Facebook is opening the gates of its non-profit Internet.org to developers, allowing anyone to develop services for the platform, it announced May 4.
Internet.org, which was founded in 2013 with the stated goal of bringing internet access to the developing world for free, previously had provided its users with a set of free basic services, including Facebook, Facebook Messenger, Wikipedia, and some local services such as job-posting sites and sports reports. No other services were available. (Internet.org partners with telecom companies so that users can access Internet.org services without paying data-transfer fees.)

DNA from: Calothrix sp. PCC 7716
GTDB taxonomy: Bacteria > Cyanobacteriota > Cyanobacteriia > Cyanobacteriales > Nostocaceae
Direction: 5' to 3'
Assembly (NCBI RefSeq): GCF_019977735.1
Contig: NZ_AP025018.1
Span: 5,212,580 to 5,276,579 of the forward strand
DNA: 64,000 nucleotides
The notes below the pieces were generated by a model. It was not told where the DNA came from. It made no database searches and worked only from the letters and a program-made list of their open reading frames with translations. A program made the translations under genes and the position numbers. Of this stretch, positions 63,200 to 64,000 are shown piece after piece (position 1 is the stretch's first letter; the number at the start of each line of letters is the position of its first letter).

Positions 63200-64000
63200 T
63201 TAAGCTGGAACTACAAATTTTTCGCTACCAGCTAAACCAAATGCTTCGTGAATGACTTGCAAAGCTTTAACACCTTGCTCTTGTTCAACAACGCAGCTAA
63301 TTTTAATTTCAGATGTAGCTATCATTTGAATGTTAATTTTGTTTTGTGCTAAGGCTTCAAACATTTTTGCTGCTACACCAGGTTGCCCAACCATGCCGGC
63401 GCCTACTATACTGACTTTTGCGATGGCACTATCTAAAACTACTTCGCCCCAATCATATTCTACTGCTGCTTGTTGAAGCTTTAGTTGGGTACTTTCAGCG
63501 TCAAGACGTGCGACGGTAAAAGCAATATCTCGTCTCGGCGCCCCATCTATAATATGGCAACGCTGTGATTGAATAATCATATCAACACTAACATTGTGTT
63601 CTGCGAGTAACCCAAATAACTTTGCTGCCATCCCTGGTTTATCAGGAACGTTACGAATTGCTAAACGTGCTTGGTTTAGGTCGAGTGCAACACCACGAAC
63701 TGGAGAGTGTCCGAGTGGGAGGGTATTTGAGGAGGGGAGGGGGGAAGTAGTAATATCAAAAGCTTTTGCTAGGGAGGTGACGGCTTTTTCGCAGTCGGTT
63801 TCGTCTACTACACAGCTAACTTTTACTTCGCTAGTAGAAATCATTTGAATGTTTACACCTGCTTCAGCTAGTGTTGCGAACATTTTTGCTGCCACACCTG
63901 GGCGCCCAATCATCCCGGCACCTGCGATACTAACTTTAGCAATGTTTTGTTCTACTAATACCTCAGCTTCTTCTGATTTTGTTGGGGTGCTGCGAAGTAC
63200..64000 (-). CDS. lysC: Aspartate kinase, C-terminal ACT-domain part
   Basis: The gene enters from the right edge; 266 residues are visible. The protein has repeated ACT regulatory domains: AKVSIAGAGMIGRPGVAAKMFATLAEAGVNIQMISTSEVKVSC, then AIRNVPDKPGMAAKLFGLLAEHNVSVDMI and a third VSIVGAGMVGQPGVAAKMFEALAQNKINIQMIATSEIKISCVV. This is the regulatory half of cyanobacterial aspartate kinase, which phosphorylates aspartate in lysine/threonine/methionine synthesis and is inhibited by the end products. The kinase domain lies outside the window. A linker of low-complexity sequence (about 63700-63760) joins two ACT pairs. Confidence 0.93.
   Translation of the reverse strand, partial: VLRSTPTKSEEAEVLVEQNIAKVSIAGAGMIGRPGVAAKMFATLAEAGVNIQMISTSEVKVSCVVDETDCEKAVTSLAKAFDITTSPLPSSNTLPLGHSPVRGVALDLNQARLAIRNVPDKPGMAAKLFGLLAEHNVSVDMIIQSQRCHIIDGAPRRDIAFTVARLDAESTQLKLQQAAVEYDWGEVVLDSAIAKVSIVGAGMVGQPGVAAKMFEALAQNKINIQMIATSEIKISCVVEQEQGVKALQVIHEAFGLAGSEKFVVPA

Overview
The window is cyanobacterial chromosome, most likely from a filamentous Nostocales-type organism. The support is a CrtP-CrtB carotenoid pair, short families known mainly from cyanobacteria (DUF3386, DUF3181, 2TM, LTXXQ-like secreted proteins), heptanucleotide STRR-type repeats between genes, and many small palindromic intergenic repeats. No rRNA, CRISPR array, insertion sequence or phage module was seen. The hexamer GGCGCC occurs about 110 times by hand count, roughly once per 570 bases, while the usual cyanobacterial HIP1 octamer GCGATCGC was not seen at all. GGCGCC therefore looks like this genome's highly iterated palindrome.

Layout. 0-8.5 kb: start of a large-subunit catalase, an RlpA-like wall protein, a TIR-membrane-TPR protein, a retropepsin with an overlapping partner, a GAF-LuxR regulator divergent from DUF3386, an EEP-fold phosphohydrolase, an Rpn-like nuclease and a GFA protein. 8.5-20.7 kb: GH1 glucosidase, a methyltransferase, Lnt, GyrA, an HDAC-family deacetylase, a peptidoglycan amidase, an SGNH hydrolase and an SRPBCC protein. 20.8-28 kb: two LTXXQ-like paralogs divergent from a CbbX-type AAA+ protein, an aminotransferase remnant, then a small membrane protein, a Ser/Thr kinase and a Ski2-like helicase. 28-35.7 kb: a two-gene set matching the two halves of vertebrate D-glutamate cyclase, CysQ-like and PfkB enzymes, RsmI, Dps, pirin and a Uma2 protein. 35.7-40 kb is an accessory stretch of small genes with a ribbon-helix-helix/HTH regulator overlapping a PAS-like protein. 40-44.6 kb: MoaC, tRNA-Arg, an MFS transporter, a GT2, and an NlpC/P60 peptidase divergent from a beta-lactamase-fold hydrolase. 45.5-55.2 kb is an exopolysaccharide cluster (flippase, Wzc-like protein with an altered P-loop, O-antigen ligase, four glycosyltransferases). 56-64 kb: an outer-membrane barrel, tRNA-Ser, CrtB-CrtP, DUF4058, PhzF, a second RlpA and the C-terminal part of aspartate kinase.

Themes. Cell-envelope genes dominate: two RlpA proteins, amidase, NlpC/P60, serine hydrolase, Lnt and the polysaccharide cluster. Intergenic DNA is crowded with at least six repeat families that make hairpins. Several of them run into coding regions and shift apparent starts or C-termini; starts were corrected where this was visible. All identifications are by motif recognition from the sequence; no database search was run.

Now, anyone can develop services for the new Internet.org platform, provided they adhere to its requirements, which are mainly focused on assuring that services will use very little bandwidth and be optimized for smartphones. In other words, Netflix won’t be arriving on the platform anytime soon.
The move might placate some of the nonprofit’s critics, who have accused Facebook of being more interested in attracting and potentially boxing in new users than in actual philanthropy. Indeed, Quartz reported earlier this year that a number of Facebook users in the developing world had no idea they were even using the internet. Quartz has reached out to Facebook for comment and will update this post with any response.
By allowing anyone to publish services, Facebook at least is letting in all players, even if Facebook still controls the game.